Migrating Users' Progress Between App Versions
In addition to making the appropriate code changes to your app for Amazon Underground (see [Migrating Your App to Amazon Underground][underground/migrating-your-app-to-amazon-underground]), you should also implement a way to migrate the data and files associated with the non-Underground users of your app who switch to the Amazon Underground version. This page discusses the various approaches and techniques to consider using when migrating user data, state, and files from the non-Underground version to the Amazon Underground version of your app.
Determining What User Data to Migrate
When your app is published to Amazon Underground, and your existing customers download the new Amazon Underground version of your app, those customers will expect their existing accomplishments to be reflected in the Amazon Underground version. For example, game users do not want to re-start the game at Level 1, or have to re-build their acquired game currency all over again. For a notepad-style app, users expect any documents created in the non-Underground app are available in the Amazon Underground version of the app.
Generally, users expect the following data and items to be available in the Amazon Underground version of their app:
- Game progress (levels achieved, high scores, rewards gained)
- Individual or character progress (a level 20 knight vs. a level 1 knight)
- In-app currency
- Competitive progress (leaderboard standing)
- Documents and image files (notes, edited images, spreadsheets)
- Media (music, video, images)
- Settings and preferences (colors, control layouts, default fonts, templates)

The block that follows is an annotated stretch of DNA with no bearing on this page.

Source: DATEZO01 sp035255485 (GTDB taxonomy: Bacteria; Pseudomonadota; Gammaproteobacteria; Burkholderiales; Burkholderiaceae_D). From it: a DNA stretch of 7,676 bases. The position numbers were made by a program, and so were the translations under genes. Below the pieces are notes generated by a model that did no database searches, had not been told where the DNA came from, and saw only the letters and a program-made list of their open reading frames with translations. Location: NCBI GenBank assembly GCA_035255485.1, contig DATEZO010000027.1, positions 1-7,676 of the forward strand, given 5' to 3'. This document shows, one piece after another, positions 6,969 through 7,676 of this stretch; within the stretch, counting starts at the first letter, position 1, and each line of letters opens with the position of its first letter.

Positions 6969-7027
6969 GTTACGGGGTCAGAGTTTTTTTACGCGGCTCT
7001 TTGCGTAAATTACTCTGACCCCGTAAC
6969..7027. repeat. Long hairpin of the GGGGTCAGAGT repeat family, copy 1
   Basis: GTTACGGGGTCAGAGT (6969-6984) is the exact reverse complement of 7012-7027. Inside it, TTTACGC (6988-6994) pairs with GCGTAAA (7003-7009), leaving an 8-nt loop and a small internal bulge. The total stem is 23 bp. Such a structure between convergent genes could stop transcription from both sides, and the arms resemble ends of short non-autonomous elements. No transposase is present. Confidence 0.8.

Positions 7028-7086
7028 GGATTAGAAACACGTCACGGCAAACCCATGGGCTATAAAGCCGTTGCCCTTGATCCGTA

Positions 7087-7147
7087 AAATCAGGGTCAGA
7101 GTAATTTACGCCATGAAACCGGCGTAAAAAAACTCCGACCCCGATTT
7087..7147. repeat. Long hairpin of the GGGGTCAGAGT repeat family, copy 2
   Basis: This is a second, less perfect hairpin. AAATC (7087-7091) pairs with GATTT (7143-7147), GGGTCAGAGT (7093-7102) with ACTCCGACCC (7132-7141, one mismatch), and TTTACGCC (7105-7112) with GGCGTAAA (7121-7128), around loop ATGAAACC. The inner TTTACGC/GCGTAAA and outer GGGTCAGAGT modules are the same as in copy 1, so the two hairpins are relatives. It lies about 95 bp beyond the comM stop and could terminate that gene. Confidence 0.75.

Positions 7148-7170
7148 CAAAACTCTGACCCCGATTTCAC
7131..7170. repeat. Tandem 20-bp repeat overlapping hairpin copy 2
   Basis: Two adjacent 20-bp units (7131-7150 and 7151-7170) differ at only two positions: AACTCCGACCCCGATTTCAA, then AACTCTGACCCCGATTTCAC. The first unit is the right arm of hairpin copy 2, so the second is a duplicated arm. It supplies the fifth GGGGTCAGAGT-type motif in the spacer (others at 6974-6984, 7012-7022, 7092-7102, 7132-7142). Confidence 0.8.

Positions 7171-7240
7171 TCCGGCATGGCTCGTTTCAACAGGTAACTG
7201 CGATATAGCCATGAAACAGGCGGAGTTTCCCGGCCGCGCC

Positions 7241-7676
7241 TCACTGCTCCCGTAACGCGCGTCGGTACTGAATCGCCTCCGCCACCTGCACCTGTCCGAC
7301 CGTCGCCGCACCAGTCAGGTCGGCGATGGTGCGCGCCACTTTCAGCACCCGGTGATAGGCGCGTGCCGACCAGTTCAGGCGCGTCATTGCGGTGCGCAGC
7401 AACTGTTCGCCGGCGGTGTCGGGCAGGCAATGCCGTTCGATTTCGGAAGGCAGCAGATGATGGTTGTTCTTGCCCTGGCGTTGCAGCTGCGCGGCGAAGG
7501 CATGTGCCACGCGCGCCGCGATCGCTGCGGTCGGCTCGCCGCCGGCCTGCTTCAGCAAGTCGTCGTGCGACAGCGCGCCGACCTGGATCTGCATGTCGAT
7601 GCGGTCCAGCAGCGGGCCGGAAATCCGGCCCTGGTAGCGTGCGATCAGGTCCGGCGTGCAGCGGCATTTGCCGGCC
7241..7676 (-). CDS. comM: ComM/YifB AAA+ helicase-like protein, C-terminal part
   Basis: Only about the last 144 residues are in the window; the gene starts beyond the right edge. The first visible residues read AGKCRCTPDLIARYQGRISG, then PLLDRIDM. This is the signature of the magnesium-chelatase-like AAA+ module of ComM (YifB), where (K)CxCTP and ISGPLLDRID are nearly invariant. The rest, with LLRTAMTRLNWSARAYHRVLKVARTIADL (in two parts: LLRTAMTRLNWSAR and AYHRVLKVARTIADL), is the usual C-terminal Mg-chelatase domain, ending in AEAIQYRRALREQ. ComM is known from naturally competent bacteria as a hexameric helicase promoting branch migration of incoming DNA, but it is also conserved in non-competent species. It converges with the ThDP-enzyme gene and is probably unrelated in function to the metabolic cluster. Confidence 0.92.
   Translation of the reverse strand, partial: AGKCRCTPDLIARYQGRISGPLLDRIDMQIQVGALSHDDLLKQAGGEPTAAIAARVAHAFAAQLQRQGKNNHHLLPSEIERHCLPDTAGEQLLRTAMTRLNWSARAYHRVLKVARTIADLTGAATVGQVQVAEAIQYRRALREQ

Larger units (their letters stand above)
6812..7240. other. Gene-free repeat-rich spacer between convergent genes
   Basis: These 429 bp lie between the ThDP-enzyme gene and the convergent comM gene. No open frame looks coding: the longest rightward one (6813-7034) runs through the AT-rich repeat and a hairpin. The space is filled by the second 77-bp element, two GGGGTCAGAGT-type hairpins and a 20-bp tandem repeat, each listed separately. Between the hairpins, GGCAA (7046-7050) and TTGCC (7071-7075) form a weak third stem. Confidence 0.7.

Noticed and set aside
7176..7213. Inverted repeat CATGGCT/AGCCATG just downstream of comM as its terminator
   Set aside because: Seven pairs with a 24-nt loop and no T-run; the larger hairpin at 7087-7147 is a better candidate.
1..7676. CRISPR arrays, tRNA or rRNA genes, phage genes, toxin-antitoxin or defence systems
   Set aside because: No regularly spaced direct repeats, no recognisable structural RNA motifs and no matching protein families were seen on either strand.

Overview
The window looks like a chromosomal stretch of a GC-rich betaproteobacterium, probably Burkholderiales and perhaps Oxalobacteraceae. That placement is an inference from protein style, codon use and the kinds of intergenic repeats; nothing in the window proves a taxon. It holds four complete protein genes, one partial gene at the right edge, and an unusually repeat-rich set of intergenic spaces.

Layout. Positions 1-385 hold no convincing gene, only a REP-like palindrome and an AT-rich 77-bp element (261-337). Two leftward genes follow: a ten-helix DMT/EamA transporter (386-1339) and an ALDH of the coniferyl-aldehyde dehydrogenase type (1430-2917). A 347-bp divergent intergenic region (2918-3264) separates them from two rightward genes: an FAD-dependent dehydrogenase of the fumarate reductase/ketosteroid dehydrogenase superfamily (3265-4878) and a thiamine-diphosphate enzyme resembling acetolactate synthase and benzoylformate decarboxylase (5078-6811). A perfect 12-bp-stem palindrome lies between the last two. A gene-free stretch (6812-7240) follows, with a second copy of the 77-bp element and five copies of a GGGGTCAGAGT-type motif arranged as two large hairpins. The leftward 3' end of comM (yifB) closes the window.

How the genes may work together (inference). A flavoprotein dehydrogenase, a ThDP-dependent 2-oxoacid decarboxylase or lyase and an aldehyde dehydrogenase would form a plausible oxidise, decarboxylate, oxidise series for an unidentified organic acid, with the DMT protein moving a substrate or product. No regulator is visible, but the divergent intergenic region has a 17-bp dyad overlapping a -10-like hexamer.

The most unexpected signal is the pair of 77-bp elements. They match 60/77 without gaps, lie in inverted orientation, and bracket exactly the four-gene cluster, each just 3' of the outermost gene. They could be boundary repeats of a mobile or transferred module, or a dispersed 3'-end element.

Tools for Migrating User Data
Cloud-based sync solutions provide a way to migrate user progress between different versions of your app. The following list provides an introduction to several cloud save solutions that you can use to migrate users progress from a non-Underground to an Amazon Underground version of your app. You may find that the best solution for your app is to use a combination of these options:
Amazon Web Services S3 and Cognito: Use Amazon Web Services (AWS) S3 and the Data Transfer API from the AWS Mobile SDK to create your own cloud solution, or use Amazon Cognito to sync user identity and mobile app data in the AWS Cloud. See http://aws.amazon.com/cognito/.
Amazon Drive: Amazon Drive is available as a paid service that can store user progress data, similarly to DropBox, Google Drive, and other cloud storage solutions. See Amazon Drive.
Login with Amazon: Use Login with Amazon to manage user identity support between app versions. See http://login.amazon.com/.
DropBox, Google Drive, and OneDrive: For document-centric apps, you can enable your users to log into a third party cloud storage solution to access their documents and files.